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Unformatted text preview: s in a better position to make this decision. The lender checks the value of the property to make sure it is high enough to grant the loan. If the loan requested is based on a $480,000 sales price but the lender's appraisal is only $450,000, the lender can make a loan based on the lower amount, but not on the greater. If the property is acceptable and the value high enough to grant the loan, the lender will continue processing the loan. The next step would be to qualify the applicant. Later, a loan committee reviews both the property and the applicant. The final approval of the property rests with the committee. FHA AND DVA PROPERTY STANDARDS
FHA and DVA requirements differ from most requirements for conventional loans. First let's discuss how the FHA and the DVA qualify property. The Federal Housing Administration and the Department of Veterans Affairs do not operate like conventional lenders; they insure or guarantee loans. They have minimum property standards that all properties have to meet. Beyond that, the FHA and the DVA
Dynasty School (www.dynastySchool.com) 12-17 REAL ESTATE FINANCE
have no specific property requirements. They do not adjust the loan–to–value ratio because of the property – if the property meets the minimum standards, it will be entitled to the maximum loan. Likewise, the interest rate is not affected by the property. Lenders' rates and points for FHA and DVA are entirely negotiable. QUALIFYING FOR FHA AND DVA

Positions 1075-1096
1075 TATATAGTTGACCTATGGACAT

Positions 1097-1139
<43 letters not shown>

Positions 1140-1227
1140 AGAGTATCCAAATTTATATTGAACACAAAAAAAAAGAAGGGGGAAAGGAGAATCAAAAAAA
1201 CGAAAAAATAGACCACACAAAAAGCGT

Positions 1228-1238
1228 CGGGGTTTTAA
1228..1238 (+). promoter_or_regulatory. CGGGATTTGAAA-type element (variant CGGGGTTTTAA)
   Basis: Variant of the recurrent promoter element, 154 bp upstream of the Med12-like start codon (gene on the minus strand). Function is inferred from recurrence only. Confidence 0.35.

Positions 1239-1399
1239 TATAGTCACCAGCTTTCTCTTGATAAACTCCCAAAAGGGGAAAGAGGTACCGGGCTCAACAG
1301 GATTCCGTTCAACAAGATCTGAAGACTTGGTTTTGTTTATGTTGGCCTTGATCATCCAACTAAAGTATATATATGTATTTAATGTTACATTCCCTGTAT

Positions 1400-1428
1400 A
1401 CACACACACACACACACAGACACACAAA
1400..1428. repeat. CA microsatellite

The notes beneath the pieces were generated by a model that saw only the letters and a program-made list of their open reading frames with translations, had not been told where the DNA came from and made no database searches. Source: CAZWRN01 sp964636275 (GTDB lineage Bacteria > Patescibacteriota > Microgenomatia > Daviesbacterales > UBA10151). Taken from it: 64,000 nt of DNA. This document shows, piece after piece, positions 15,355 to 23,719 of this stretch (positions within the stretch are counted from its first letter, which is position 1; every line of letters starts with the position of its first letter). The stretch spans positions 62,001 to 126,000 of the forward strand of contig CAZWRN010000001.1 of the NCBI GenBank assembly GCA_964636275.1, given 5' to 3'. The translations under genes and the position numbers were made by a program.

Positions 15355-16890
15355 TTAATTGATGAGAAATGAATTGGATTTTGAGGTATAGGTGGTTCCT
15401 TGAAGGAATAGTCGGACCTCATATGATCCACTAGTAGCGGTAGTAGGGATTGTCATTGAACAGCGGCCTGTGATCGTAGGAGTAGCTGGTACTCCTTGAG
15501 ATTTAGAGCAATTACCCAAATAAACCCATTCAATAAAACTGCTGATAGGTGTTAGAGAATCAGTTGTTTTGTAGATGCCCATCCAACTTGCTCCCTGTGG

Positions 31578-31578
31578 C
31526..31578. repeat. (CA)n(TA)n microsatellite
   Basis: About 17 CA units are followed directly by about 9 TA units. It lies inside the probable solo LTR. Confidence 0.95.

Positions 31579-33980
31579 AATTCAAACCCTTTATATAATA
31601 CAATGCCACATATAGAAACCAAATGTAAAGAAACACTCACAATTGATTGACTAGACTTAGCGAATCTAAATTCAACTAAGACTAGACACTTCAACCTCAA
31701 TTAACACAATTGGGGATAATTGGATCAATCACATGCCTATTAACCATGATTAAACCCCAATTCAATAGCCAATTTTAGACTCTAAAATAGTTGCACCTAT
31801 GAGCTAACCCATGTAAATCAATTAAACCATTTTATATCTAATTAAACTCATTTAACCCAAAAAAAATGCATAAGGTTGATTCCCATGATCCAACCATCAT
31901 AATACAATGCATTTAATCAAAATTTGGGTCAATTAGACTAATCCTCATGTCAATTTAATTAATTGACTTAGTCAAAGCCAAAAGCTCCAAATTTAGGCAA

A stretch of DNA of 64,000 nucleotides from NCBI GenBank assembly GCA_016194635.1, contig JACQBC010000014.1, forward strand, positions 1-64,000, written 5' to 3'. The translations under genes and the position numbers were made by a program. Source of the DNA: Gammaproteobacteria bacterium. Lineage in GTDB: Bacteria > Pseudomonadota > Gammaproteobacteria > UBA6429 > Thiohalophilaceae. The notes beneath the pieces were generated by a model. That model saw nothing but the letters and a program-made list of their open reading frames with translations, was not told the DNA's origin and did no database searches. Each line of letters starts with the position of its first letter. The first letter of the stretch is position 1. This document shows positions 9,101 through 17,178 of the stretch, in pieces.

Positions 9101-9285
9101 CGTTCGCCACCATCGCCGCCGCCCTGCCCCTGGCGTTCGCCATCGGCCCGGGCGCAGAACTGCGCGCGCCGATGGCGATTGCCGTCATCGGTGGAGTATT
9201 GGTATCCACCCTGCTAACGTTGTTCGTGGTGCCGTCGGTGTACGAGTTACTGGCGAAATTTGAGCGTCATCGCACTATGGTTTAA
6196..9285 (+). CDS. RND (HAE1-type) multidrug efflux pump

The primary responsibility of the FHA and the DVA is to ensure that a property meets their minimum property standards. In addition, they must establish a market value for the property. An FHA appraisal must be ordered through an approved FHA lender (commercial banks, savings banks, and most mortgage companies can be approved lenders). The lender orders an appraisal by filling out an FHA appraisal request form. On receipt of the request, the FHA will assign it to an FHA – qualified fee appraiser, an independent appraiser who works with lenders and the public. After the appraiser has inspected and...
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- Spring '10